# Create accelerometer channel and configure sample clock. current_excit_val=0.002 enables IEPE, velocity measured in ips and accel in m/s2, 
# both prox and tachometer can be used with a simple voltage channel.
# For more info about channels: https://nidaqmx-python.readthedocs.io/en/latest/ai_channel_collection.html

# Two accelerometer channels
task.ai_channels.add_ai_accel_chan(physical_channel = "cDAQ9181-1E3866DMod1/ai0", sensitivity = 100, current_excit_val = 0.002)
task.ai_channels.add_ai_accel_chan(physical_channel = "cDAQ9181-1E3866DMod1/ai1", sensitivity = 100, current_excit_val = 0.002)

# Two voltage channels
task.ai_channels.add_ai_voltage_chan(physical_channel = "cDAQ9181-1E3866DMod1/ai2")
task.ai_channels.add_ai_voltage_chan(physical_channel = "cDAQ9181-1E3866DMod1/ai3")

total_wait_time = wait_time * iterations                         # We will only take 10 measurements, 10 s for this example
samples_to_acq_new = samples_to_acq * iterations                 # Also multiply by 10 to keep the same ratio, it should be 

# Sets source of sample clock, its rate, and number of samples to aquire = buffer size
task.timing.cfg_samp_clk_timing(sample_rate, sample_mode = cont_mode, samps_per_chan = samples_to_acq_new)               
start = time.time()
print ('Starting task...')         # Just to keep a control in your console

# Saving the 4 channels to a csv file. This file is overwritten everytime the program is executed.
# It should appear in the same folder that your program is located. 
with open('data_10times.csv', 'w', newline = '') as f:
    writer = csv.writer(f)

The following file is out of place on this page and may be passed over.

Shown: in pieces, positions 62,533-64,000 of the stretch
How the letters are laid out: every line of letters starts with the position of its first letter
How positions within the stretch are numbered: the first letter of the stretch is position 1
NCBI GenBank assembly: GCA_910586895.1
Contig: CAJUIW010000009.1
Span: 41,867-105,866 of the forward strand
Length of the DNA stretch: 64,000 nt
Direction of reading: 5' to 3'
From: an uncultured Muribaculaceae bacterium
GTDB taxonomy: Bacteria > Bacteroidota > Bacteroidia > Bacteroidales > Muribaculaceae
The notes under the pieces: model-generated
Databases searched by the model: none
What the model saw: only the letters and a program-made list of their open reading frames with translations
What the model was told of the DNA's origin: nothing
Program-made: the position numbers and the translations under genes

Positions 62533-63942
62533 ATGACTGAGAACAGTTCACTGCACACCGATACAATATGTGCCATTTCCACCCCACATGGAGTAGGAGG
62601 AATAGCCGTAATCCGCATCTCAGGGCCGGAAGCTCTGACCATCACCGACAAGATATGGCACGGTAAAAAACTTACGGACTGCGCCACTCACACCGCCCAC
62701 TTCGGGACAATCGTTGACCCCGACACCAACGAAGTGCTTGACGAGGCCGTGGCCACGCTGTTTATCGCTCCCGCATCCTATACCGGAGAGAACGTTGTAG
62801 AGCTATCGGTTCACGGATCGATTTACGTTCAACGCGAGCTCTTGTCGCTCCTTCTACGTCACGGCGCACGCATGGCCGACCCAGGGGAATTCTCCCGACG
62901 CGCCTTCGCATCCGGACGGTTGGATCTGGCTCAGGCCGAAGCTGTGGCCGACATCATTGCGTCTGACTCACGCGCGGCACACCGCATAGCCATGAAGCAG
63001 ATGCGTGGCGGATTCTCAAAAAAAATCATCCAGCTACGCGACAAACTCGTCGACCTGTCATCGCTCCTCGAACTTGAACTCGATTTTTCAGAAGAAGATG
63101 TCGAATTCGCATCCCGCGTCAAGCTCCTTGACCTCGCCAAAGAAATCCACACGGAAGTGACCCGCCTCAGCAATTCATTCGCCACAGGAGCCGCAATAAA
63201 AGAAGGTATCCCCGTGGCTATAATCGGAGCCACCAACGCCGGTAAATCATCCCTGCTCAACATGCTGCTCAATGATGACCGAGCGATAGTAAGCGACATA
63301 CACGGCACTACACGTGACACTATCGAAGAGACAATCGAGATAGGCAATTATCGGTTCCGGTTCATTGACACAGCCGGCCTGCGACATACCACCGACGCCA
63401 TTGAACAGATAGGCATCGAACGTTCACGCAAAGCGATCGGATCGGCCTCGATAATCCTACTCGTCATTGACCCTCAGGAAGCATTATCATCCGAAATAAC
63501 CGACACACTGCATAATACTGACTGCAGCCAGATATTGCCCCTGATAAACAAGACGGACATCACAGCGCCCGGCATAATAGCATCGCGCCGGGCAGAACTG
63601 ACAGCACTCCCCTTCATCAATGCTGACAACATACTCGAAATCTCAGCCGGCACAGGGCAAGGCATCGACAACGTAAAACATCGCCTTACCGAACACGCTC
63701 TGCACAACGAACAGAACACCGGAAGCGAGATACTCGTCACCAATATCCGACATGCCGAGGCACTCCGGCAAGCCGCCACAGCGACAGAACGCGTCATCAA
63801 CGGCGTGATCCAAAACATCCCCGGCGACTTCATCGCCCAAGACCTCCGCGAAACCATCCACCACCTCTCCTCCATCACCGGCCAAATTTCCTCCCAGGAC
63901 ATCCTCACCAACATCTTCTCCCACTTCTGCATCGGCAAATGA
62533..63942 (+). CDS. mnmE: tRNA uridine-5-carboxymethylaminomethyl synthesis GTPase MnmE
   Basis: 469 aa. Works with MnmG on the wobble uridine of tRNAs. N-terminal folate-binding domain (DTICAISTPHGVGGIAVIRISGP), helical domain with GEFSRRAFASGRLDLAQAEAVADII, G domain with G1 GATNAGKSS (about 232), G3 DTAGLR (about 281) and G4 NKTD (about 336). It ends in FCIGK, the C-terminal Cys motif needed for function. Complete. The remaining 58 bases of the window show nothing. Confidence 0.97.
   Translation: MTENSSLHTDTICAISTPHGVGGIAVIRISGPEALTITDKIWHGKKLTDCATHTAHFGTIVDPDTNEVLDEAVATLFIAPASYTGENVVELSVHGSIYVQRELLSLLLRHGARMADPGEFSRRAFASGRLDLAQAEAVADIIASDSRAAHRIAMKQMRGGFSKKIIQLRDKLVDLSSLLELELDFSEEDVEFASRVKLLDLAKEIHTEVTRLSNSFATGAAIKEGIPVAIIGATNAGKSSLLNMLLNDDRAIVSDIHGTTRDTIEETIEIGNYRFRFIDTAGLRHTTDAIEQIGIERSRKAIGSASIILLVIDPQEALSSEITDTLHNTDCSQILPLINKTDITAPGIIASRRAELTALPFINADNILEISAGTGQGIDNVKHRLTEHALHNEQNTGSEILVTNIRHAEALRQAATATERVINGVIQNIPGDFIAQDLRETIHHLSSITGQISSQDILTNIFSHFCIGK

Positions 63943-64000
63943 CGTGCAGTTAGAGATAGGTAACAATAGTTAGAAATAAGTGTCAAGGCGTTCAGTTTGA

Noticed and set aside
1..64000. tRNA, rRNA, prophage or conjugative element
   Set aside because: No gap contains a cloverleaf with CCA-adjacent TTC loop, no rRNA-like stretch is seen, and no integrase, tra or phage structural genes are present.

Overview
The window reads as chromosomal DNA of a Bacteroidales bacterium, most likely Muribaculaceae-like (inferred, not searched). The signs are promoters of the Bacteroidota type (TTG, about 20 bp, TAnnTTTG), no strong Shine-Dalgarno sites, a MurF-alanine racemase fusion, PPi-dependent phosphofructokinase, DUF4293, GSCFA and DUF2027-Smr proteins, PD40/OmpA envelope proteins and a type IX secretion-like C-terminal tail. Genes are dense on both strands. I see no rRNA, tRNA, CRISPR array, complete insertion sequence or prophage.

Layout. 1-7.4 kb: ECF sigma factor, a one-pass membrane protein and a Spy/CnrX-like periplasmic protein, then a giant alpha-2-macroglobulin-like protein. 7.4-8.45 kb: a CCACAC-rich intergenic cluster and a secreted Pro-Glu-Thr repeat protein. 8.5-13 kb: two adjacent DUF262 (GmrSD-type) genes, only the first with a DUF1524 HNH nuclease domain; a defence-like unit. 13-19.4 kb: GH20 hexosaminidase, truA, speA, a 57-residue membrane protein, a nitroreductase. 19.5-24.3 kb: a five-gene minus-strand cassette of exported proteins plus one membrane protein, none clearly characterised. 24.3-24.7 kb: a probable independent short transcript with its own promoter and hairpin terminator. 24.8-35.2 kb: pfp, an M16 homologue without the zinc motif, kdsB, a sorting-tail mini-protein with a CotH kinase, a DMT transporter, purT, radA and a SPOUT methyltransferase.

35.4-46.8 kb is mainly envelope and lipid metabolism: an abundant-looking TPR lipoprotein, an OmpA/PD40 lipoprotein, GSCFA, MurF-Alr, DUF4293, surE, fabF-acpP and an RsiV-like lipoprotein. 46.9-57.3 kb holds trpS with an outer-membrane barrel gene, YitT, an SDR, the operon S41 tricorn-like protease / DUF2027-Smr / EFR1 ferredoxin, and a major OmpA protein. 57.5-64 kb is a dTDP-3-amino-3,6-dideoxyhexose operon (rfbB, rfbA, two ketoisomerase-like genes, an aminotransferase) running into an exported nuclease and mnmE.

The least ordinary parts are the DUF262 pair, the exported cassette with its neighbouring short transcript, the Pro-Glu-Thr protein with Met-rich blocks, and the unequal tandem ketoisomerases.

# adding some blank spaces in btw
    x = np.linspace(0, total_wait_time, samples_to_acq_new)       # Your x axis (ms), starts from 0, final time is total_wait_time, equally divided by the number of samples you'll capture
    data = np.ndarray((4, samples_to_acq_new), dtype = np.float64)  #Creates an array, 4 columns each one of 20480 rows
    nidaqmx.stream_readers.AnalogMultiChannelReader(task.in_stream).read_many_sample(data, samples_to_acq_new, timeout = 14) # it should't take that long for this example, check out time for other exercises               
    for value in range(len(x)):
        writer.writerow([x[value], data[0][value], data[1][value], data[2][value], data[3][value]])

elapsed_time = (time.time() - start)
print (f'done in {elapsed_time}')

so... 5 months later, but I hope it might help.

Solution 3:[3]

I just wrote an answer to a related question, which asks for a way to store the acquired samples into a HDF5 file. I wrote an example code that basically loops over the internal buffer of the National Instruments DAQ and consequently adds these samples into a HDF5 file.

The example is well suited for long acquisitions and gives room for some online post-processing and preview tasks. Also the use of HDF5 files is superior to text files as such long recordings tend to grow large. File handling and data access is a nuisance with 20Gb and larger text files.


This article follows the attribution requirements of Stack Overflow and is licensed under CC BY-SA 3.0.

Source: Stack Overflow

Solution Source
Solution 1 marc_s
Solution 2 Eduardo
Solution 3